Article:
1. Compare card features: "The best value balance transfer deal is probably going to be one that doesn't charge a transfer fee, but you also need to look at the interest-free period, any annual fee and all the other usual features and terms and conditions involved," says Kidman.
  2. Choose the right repayment schedule: "Make sure the repayment terms and schedules align with your personal circumstances. For example, if you get paid on Tuesday, schedule the loan repayments for Wednesday or Thursday, so you mitigate any risk of paying late fees and further interest," Koch says.
  3. Consider the timeframe carefully: "Longer interest-free periods obviously give you more time to pay off the debt you transfer, but the faster you can comfortably pay it off, the better it will be for your long-term financial health," says Kidman.
  4. Reach out for support: "If you are up to your eyeballs in debt, it could be time to speak to a professional or talk to your bank or lender about hardship programs, payment plans and payment extensions," Koch says.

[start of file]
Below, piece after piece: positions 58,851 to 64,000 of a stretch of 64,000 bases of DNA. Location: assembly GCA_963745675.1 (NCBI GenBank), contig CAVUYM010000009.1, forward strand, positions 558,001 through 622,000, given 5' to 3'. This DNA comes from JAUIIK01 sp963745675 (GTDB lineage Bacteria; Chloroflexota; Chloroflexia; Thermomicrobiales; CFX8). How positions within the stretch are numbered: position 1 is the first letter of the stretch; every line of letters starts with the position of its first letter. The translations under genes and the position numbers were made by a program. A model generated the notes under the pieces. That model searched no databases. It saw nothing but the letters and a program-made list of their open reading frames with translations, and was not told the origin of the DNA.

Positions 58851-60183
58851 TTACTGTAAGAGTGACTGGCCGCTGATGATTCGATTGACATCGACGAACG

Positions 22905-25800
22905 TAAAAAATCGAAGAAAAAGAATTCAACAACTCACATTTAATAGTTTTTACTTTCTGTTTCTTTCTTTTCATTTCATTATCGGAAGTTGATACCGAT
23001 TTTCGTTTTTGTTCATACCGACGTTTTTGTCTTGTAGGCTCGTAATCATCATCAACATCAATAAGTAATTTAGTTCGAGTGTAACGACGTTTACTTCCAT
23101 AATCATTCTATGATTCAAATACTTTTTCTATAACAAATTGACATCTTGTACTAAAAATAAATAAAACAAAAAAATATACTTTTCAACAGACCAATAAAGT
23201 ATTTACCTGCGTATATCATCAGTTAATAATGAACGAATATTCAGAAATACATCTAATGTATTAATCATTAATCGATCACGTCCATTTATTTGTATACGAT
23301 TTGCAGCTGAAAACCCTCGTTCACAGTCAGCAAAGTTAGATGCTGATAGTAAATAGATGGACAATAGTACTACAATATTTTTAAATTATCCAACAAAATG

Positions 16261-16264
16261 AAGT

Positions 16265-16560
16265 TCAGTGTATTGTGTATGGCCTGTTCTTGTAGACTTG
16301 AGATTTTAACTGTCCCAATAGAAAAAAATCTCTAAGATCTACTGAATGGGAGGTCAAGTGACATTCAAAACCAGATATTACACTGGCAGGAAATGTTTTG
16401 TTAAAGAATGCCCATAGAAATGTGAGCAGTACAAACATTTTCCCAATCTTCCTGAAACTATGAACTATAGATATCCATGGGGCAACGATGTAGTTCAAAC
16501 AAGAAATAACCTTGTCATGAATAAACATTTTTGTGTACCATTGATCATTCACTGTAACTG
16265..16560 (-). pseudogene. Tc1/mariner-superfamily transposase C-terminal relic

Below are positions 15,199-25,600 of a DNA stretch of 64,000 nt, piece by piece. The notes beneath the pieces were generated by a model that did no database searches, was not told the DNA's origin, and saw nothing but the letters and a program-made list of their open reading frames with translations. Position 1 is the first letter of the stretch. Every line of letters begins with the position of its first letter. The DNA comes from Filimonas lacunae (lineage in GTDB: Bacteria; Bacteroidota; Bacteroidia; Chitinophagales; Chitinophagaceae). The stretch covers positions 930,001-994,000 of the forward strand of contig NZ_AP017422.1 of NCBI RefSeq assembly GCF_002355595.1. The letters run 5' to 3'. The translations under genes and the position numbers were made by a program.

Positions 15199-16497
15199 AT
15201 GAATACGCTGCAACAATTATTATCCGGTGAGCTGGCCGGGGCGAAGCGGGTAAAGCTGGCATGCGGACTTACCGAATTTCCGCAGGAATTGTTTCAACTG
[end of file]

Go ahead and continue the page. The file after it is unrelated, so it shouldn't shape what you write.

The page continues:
To speak to a financial counsellor online visit the National Debt Helpline website or call the National Debt Helpline on 1800 007 007. Alternatively, head over to ASIC Moneysmart's financial counselling portal for further financial counselling options and to find a financial counsellor in your area.

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Tom Watson is a senior journalist at Money magazine, and one of the hosts of the Friends With Money podcast. He's previously worked as a journalist covering everything from property and consumer banking to financial technology. Tom has a Bachelor of Communication (Journalism) from the University of Technology, Sydney.